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MODERN FACTORY SYSTEM.
R. WHATELY COOKE TAYLOR, F.S.S., F.R. HIST.S.,
KEGAN PAUL, TRENCH, TRÜBNER & CO., LTD
Five years ago I published a book bearing the title “Introduction to a History of the Factory System.” It was received with a degree of favour I had scarcely ventured to anticipate, and was in particular the occasion of a large number of public criticisms, invariably friendly in tone. One dominant note seemed to characterise nearly all of these: the expression of a wish, namely, that the same hand which had furnished the Introduction would supply at some time the History also, and with special reference to the labour problems of the present day. The following pages are my response to this invitation.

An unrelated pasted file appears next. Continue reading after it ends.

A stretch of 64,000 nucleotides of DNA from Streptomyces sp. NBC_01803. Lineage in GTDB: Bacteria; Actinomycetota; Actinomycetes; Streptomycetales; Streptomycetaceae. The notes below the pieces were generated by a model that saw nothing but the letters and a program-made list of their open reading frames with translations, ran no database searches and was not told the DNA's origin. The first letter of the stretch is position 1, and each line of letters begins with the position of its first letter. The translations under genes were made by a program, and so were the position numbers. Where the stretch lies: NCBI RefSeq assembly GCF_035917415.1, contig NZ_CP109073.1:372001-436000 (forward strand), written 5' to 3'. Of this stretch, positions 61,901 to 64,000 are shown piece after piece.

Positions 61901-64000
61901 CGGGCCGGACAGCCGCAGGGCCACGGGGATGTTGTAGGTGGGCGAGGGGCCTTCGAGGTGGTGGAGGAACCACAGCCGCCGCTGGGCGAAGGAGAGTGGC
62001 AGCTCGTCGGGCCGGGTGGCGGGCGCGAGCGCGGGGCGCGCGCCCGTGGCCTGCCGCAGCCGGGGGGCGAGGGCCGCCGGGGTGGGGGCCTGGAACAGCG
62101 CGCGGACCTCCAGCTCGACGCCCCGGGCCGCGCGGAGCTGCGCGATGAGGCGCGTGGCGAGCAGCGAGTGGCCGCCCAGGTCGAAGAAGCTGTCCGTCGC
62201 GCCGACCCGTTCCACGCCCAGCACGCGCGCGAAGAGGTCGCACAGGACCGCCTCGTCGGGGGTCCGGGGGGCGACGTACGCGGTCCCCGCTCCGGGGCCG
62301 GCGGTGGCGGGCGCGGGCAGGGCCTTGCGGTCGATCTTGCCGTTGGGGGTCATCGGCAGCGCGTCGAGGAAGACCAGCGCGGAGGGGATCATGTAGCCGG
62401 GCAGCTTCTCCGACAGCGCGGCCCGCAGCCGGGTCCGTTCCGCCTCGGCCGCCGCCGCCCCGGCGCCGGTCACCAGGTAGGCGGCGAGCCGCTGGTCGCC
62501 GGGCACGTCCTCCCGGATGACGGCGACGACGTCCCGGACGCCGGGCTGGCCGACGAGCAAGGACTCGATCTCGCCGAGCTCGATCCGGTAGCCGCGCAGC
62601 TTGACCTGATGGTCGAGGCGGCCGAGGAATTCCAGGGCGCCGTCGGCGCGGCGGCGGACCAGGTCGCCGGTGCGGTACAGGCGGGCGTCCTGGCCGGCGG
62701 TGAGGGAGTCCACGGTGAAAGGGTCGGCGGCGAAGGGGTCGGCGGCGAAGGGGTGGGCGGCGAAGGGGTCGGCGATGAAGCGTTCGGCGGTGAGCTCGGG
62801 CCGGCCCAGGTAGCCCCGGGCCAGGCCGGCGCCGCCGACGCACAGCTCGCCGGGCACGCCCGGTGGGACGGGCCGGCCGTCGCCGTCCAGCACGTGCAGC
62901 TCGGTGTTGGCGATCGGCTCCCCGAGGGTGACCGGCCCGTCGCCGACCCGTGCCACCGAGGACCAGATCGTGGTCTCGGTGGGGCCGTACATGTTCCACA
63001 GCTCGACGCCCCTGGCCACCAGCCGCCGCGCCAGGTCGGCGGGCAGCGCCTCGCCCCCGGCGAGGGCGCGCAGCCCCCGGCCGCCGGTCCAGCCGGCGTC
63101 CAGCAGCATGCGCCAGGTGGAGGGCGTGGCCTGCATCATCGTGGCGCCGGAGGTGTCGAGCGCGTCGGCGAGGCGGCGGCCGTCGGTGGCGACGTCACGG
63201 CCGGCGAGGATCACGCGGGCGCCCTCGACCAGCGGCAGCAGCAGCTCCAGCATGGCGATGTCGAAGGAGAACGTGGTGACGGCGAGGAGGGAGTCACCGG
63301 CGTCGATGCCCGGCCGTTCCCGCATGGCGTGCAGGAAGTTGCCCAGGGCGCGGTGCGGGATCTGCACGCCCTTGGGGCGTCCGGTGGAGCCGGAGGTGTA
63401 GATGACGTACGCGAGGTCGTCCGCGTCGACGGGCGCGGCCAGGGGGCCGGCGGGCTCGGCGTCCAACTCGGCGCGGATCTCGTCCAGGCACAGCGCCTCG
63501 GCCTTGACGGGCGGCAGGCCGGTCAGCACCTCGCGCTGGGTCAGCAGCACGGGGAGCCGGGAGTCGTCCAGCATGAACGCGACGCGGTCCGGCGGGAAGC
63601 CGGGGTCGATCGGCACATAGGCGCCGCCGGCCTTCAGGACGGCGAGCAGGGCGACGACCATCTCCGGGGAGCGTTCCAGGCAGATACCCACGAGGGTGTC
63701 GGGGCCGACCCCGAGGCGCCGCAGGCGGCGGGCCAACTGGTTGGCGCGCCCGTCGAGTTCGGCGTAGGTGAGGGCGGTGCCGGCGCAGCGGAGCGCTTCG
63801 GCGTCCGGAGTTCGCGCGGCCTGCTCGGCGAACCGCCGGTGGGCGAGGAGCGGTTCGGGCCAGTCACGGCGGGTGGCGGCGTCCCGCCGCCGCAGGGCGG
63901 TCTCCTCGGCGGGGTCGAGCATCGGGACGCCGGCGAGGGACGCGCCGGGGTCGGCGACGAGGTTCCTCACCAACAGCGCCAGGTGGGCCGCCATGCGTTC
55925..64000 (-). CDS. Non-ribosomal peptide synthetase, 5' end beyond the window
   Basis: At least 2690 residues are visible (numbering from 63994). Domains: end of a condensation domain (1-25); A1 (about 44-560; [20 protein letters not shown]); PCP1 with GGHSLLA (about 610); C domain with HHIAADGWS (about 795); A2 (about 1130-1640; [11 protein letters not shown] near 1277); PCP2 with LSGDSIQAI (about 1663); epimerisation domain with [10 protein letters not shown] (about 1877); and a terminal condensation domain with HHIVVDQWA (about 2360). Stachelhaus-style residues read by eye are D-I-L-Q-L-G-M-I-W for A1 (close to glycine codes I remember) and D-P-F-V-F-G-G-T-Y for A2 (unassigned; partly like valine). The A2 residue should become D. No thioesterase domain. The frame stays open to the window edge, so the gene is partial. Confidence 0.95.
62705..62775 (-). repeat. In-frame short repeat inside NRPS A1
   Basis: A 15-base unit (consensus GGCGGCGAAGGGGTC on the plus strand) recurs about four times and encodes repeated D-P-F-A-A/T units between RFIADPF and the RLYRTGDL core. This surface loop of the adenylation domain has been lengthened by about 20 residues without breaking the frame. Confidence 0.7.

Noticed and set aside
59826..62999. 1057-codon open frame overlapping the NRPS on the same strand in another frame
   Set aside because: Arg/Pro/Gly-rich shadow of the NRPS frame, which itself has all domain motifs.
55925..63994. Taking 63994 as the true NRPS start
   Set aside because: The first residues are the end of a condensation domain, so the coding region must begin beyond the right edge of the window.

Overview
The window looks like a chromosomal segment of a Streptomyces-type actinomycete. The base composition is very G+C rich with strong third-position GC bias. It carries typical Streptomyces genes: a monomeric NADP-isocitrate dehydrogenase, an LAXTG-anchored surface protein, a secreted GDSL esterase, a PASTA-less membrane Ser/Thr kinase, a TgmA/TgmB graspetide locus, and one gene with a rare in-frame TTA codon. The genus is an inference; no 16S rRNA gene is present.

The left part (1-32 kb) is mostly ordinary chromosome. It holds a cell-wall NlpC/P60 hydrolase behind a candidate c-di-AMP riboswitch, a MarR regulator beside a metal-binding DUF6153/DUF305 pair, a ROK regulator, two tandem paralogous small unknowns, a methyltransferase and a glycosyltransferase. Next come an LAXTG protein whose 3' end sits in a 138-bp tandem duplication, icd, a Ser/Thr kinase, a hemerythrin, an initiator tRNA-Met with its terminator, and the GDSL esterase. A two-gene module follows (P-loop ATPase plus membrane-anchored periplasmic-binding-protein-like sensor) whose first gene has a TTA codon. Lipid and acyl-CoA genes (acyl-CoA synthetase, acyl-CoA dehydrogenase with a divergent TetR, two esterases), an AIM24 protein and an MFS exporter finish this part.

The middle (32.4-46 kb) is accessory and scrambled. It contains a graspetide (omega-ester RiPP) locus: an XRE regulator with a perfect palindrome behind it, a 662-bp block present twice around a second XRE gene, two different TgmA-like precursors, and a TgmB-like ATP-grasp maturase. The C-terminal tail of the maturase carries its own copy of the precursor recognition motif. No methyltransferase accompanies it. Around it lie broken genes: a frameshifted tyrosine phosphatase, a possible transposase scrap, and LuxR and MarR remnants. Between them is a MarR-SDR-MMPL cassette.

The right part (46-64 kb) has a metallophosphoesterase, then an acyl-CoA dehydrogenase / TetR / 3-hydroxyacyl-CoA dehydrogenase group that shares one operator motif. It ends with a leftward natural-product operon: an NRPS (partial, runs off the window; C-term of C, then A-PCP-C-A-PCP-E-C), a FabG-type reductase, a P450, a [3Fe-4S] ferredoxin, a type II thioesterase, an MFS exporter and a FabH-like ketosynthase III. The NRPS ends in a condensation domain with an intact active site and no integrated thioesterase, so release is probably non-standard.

No one can be more fully aware than the author how inadequate that response is, and to some extent it is so necessarily. My position as an official engaged in administering the Factory Acts, while it naturally affords me much practical familiarity with this branch of the subject, imposes on me also—as I conceive-a certain reticence in dealing with it, and great caution in availing myself of any information or experience which could be traceable to the opportunities thus given. I have accordingly in all that portion of the present work written under a strong feeling of reserve, making little, or no use at all, of the mass of valuable material available in the Reports of the Inspectors of Factories and other repertories of Departmental literature, which, nevertheless, in any thoroughly exhaustive treatment of the theme, could scarcely with propriety be neglected. It has seemed to me that whatever loss the reader suffered on that account might possibly be made up by the